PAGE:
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Friday, March 27 2015 @ 08:09 AM UTC


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Maryland Bicycle Injury Accidents: What Bicyclists and Motorists Need to Know

Biking in Marylandby By Goldberg, Finnegan & Mester, LLC, Maryland Injury Lawyers Blog

Spring hasn't hit yet, but we have had some uncommonly good weather. It's only natural for thoughts to turn to warmer days. Some readers of this blog may be bicyclists, whether recreational or professional. Certainly, bike riding can be fun, healthy and environmentally-conscious. However, there are numerous safety concerns when sharing the road, and we encourage Maryland bike riders to be safe. Here's what you need to know about Maryland bicycle laws. Most Maryland laws on bicycle (and motor scooters) operation are found in the Transportation Code at §21-1201 to §21-1213.

Bicycle Rules of the Road
For most purposes, bicycles in Maryland are treated the same as motor vehicles. Here is an overview of key safety laws (there are some exceptions not covered here), with some important ones in bold:

  • §21-1103: Driving on Sidewalk--bicyclists cannot ride on a sidewalk (except driveways) unless permitted by local ordinance. If permitted, bicyclists can also ride through crosswalks.
  • §21-1205: Bicyclists shall ride as near to the right side of the road as possible when going below the speed of traffic, unless making a left turn, going down a one-way street, passing a vehicle, where the right lane is a turn-only lane, and where the lane is too narrow for a bicycle and motor vehicle to ride side-by-side.
  • §21-1205.1: Bicyclists cannot ride on roads where the maximum speed limit is over 50 mph. Where there is a bike lane, it must be used in most circumstances.
  • §21-1206: Bicyclists may not ride when carrying anything that prevents putting both hands on the handlebars (this may include cell phone use).
  • §21-1207: Lighting--bikes must have lights and reflectors when the conditions are such that objects are not discernible at a distance of 1,000 feet.
  • §21-1207.1: Helmets: Helmets are required for all bicyclists (except in Ocean City between the inlet and 27th street during certain hours).
  • §21-1209: Drivers of motor vehicles must exercise care to avoid colliding with bicyclists, and must leave at least three feet when passing a bicyclist; a driver of a motor vehicle shall yield the right-of-way to a bicyclist in a designated bike lane or on the shoulder when the driver is entering or crossing the bicyclists lane of travel.
  • §21-1210: Headphones--bicyclists may not wear headphones or earplugs that cover both ears, with some exceptions.
We see two main types of Maryland bicycle accidents:
  1. The bicyclist is riding on a sidewalk or street against traffic, and a driver pulling out of a perpendicular driveway, parking lot or street does not see the bicyclist because he is looking at traffic coming in the other direction; and
  2. The bicyclist is riding on the road or sidewalk as allowed, and crosses an intersection when a motorist coming in the opposite direction makes a left turn and pulls in front of the bicyclist.
In each of these cases, the driver is negligent and has failed to pay attention. The first example is a harder case, because the bicyclist may be negligent for going the wrong way. However, our lawyers are experienced at arguing that the bicyclist's negligence, if any, was not a direct cause of the accident. It could have been a pedestrian, lawfully walking, that the driver hit.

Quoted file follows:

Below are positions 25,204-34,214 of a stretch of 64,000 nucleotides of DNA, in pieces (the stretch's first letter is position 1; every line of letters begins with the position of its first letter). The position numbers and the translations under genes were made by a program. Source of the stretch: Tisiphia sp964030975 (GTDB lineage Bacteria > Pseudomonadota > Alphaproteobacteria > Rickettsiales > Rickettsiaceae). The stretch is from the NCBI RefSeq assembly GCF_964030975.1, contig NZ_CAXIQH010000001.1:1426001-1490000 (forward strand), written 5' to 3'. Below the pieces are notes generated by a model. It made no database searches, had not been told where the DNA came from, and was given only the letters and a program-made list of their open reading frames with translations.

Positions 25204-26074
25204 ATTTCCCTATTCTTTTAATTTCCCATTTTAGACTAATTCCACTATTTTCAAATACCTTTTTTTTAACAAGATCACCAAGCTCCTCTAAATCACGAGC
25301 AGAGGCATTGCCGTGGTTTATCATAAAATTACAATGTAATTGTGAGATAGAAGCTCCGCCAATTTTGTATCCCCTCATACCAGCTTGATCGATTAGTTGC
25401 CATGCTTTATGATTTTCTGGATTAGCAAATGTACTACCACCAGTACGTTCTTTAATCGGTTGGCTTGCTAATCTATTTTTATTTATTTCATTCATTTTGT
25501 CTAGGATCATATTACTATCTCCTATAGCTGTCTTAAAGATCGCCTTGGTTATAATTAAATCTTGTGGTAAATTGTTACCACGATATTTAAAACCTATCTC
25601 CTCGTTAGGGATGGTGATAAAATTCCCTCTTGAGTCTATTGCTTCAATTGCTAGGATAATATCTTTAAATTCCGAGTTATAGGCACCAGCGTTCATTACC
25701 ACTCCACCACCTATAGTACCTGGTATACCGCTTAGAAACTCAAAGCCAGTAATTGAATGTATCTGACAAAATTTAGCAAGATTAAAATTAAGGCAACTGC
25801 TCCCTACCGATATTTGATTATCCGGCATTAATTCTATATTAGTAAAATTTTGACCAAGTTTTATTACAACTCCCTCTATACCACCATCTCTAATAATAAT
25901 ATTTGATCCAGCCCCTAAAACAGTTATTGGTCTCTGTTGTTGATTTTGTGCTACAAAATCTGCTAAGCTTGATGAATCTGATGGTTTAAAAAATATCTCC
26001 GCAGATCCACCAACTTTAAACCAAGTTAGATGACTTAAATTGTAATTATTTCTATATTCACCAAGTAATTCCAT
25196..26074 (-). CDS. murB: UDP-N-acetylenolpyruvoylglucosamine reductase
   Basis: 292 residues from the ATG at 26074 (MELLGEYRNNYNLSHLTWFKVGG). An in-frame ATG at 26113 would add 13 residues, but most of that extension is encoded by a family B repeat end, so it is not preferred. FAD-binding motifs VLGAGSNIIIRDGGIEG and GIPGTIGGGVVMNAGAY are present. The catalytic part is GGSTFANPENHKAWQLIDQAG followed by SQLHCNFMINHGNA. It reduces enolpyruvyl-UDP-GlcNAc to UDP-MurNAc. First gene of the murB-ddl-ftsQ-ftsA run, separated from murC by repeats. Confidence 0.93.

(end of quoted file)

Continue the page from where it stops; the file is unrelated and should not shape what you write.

Bicyclists should be especially aware of other cars in these situations. Extra caution may help bicyclists to avoid inattentive drivers.

As an aside, I'm proud to be a member and former past president of the Maryland Association for Justice. Every year since 2000 we team up with the Safe Kids Coalition to raise money and purchase bike helmets for elementary school students. We take a day every year to visit a school and properly fit the helmets on the children as part of a bike safety campaign. We have supplied over 6,500 helmets.

Personal Injury Protection (PIP) for Bicyclists
Bicyclists are entitled to Personal Injury Protection (PIP) benefits. PIP is no-fault insurance coverage that pays medical expenses, lost wages and other expenses, up to $10,000. The amount of PIP coverage depends on the insurance policy--the most common amount of PIP in Maryland is $2,500. When a bicyclist is injured in a Maryland car accident, he or she can usually go through the PIP insurance of the other vehicle, regardless of fault. One significant exception is where the other driver has waived PIP coverage, or where the other vehicle is a bus, taxicab or motorcycle (most insurance companies do not provide PIP for motorcyclists).

Uninsured/Underinsured Motorist Insurance
In most cases, when a person is in an accident, and the at-fault driver is either (a) uninsured; or (b) has less insurance than the injured person, the injured person's UM/UIM insurance will apply. Uninsured and Underinsured motorist coverage are somewhat deceptive names. As drivers, part of our premiums go toward this insurance to make sure that we are protected when other driver does not carry enough insurance. Fortunately, this insurance is available to injured bicyclists. Because bicyclists are at higher risk for significant injuries when involved in a car collision, we recommend that they get the highest UM/UIM insurance that they can afford.

Property Damage
Like any Maryland automobile accident, the at-fault driver's insurance is responsible for the cost of repair or fair market value of any property damaged or lost in an accident. For bicyclists, this usually includes the bike, clothing, and any personal property they were carrying at the time. Importantly, the helmet is also covered, and should not be reused after a bicycle accident. Helmets that sustain any sort of impact may have unnoticeable defects that increase the risk of injury in a later accident. If you are involved in a bike accident, do your best to keep track of the cost of repairs and the cost to replace any lost items.